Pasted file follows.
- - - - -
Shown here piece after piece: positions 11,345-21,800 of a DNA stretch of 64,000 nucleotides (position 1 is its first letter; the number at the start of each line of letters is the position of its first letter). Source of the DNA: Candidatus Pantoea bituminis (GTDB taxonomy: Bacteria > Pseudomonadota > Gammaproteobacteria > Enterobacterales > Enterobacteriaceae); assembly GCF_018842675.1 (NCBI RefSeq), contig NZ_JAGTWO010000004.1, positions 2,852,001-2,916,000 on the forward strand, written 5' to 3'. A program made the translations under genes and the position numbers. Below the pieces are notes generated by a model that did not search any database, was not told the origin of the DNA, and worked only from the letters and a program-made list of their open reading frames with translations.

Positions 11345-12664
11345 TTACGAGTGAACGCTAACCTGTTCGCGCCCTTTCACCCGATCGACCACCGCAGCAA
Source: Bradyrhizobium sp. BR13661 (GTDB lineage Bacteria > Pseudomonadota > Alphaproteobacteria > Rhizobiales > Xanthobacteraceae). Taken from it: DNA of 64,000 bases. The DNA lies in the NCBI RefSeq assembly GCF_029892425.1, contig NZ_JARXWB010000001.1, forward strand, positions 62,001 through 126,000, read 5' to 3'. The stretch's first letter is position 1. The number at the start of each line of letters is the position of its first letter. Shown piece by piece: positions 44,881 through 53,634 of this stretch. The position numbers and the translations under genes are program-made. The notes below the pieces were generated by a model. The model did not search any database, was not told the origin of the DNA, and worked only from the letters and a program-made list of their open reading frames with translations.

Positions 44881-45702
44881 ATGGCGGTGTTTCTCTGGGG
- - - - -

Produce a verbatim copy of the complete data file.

Shown here piece after piece: positions 11,345-21,800 of a DNA stretch of 64,000 nucleotides (position 1 is its first letter; the number at the start of each line of letters is the position of its first letter). Source of the DNA: Candidatus Pantoea bituminis (GTDB taxonomy: Bacteria > Pseudomonadota > Gammaproteobacteria > Enterobacterales > Enterobacteriaceae); assembly GCF_018842675.1 (NCBI RefSeq), contig NZ_JAGTWO010000004.1, positions 2,852,001-2,916,000 on the forward strand, written 5' to 3'. A program made the translations under genes and the position numbers. Below the pieces are notes generated by a model that did not search any database, was not told the origin of the DNA, and worked only from the letters and a program-made list of their open reading frames with translations.

Positions 11345-12664
11345 TTACGAGTGAACGCTAACCTGTTCGCGCCCTTTCACCCGATCGACCACCGCAGCAA
Source: Bradyrhizobium sp. BR13661 (GTDB lineage Bacteria > Pseudomonadota > Alphaproteobacteria > Rhizobiales > Xanthobacteraceae). Taken from it: DNA of 64,000 bases. The DNA lies in the NCBI RefSeq assembly GCF_029892425.1, contig NZ_JARXWB010000001.1, forward strand, positions 62,001 through 126,000, read 5' to 3'. The stretch's first letter is position 1. The number at the start of each line of letters is the position of its first letter. Shown piece by piece: positions 44,881 through 53,634 of this stretch. The position numbers and the translations under genes are program-made. The notes below the pieces were generated by a model. The model did not search any database, was not told the origin of the DNA, and worked only from the letters and a program-made list of their open reading frames with translations.

Positions 44881-45702
44881 ATGGCGGTGTTTCTCTGGGG